Also my Sony shortwave and public alert radios were helpful as they can run for days on a few AA cells. A simple impromptu random wire antenna placed in the trees and $200 worth of radio and your all set... Worldwide news and information forever with small solar charger or car battery.

I already had my shit together long before this storm so we had everything of comfort but Netflix, Just got power back today and I'm glad we don't have to live off our cupboards anymore... The folks in SI and NJ are a different story, but that's why I moved from queens to the country and commute 200 miles per day roundtrip so my peeps can have a fighting chance... Deer and turkeys as neighbors is better then the rats and ass rapeing bodegas with $3.00 sodas and $13.00 smokes.

As quagmire said, New York is a great place to live..... If your a cockroach. So sad, most people in queens have no choice, cost of living is just too damn high to escape.
Kiwi25

User ID: 26951637
New Zealand
11/03/2012 11:37 PM
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Re: A question? Preppers in the Sandy area. What worked and what didn't?
Re Propane v Butane

No they are NOT the same .. butane is almost liquid and comes in thin walled metal canisters. In very cold temperatures it will not "gassify" so you have to warm up the can. Put it up your jumper.. :-).. sleep with a can.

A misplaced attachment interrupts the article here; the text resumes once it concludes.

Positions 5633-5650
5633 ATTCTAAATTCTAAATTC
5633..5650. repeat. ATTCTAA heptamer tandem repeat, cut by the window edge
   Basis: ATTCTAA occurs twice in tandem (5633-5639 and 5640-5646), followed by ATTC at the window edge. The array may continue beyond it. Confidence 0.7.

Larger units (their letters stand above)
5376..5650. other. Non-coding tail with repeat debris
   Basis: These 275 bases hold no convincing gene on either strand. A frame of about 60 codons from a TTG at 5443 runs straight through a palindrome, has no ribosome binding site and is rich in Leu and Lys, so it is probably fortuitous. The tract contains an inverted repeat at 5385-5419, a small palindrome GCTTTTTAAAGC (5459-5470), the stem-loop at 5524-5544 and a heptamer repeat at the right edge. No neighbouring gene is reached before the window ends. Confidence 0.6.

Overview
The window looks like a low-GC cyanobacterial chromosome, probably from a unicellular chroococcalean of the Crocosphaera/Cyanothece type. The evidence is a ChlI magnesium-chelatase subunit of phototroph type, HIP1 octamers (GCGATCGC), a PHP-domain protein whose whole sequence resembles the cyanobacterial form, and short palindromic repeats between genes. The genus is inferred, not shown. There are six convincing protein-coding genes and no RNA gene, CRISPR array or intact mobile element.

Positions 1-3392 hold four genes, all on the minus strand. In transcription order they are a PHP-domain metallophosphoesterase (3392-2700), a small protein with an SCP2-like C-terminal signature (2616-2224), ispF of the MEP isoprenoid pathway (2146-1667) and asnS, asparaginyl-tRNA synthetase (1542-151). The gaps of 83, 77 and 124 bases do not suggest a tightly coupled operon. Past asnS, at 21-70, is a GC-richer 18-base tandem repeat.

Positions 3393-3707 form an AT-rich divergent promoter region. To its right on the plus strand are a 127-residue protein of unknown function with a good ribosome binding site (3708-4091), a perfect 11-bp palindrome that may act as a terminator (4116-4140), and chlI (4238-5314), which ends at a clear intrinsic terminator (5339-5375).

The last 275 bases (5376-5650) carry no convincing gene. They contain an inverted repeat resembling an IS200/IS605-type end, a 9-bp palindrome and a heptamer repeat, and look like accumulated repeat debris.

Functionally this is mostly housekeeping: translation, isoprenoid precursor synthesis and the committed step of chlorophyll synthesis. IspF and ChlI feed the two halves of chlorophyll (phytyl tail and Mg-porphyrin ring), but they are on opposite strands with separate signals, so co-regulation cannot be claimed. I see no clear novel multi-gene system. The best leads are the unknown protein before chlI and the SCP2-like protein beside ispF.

Propane is a compressed gas and comes in heavy strong walled cylinders.

Butane is good for quick convenience and camping mobility. Propane for longer term.. heavy use.
Anonymous Coward
User ID: 26753099
United States
11/03/2012 11:50 PM
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Re: A question? Preppers in the Sandy area. What worked and what didn't?
I am N. of NYC, in the affected area (still without power with downed trees all around) but not the worst affected area.

Generator, installed with switch to run the circuits in the house, with gas cans, and filled the gas cans in the week before the storm.

Saved our asses.
 Quoting: Anonymous Coward 3029708


In long outages those generators suck a hell of a lot of gas. Best to run them for short times to make the gas last. 24/7 running you will need to own a gas station.
 Quoting: Desert Fox


Or two 500 gallon propane tanks. Living rural has it's advantages.
 Quoting: Copperhead


Everytime I've seen floods, the big propane
tanks floated and broke away since even
a full propane tank is much lighter than water :-)
Philly Girl
User ID: 26693155
United States
11/04/2012 01:10 AM
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Re: A question? Preppers in the Sandy area. What worked and what didn't?
Her'e a link to Breezy Point after Sandy:
[link to photoblog.nbcnews.com]
Philly Girl
User ID: 26693155
United States
11/04/2012 01:26 AM
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Re: A question? Preppers in the Sandy area. What worked and what didn't?
please tell me how does one prep for this?
[link to i.dailymail.co.uk]
 Quoting: psyoptics

The same way you prep for this I guess:
[link to photos.nj.com]
Philly Girl
User ID: 26693155
United States
11/04/2012 01:29 AM
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Re: A question? Preppers in the Sandy area. What worked and what didn't?
please tell me how does one prep for this?
[link to i.dailymail.co.uk]
 Quoting: psyoptics

I'm guessing the same way you prep for this:
[link to photos.nj.com]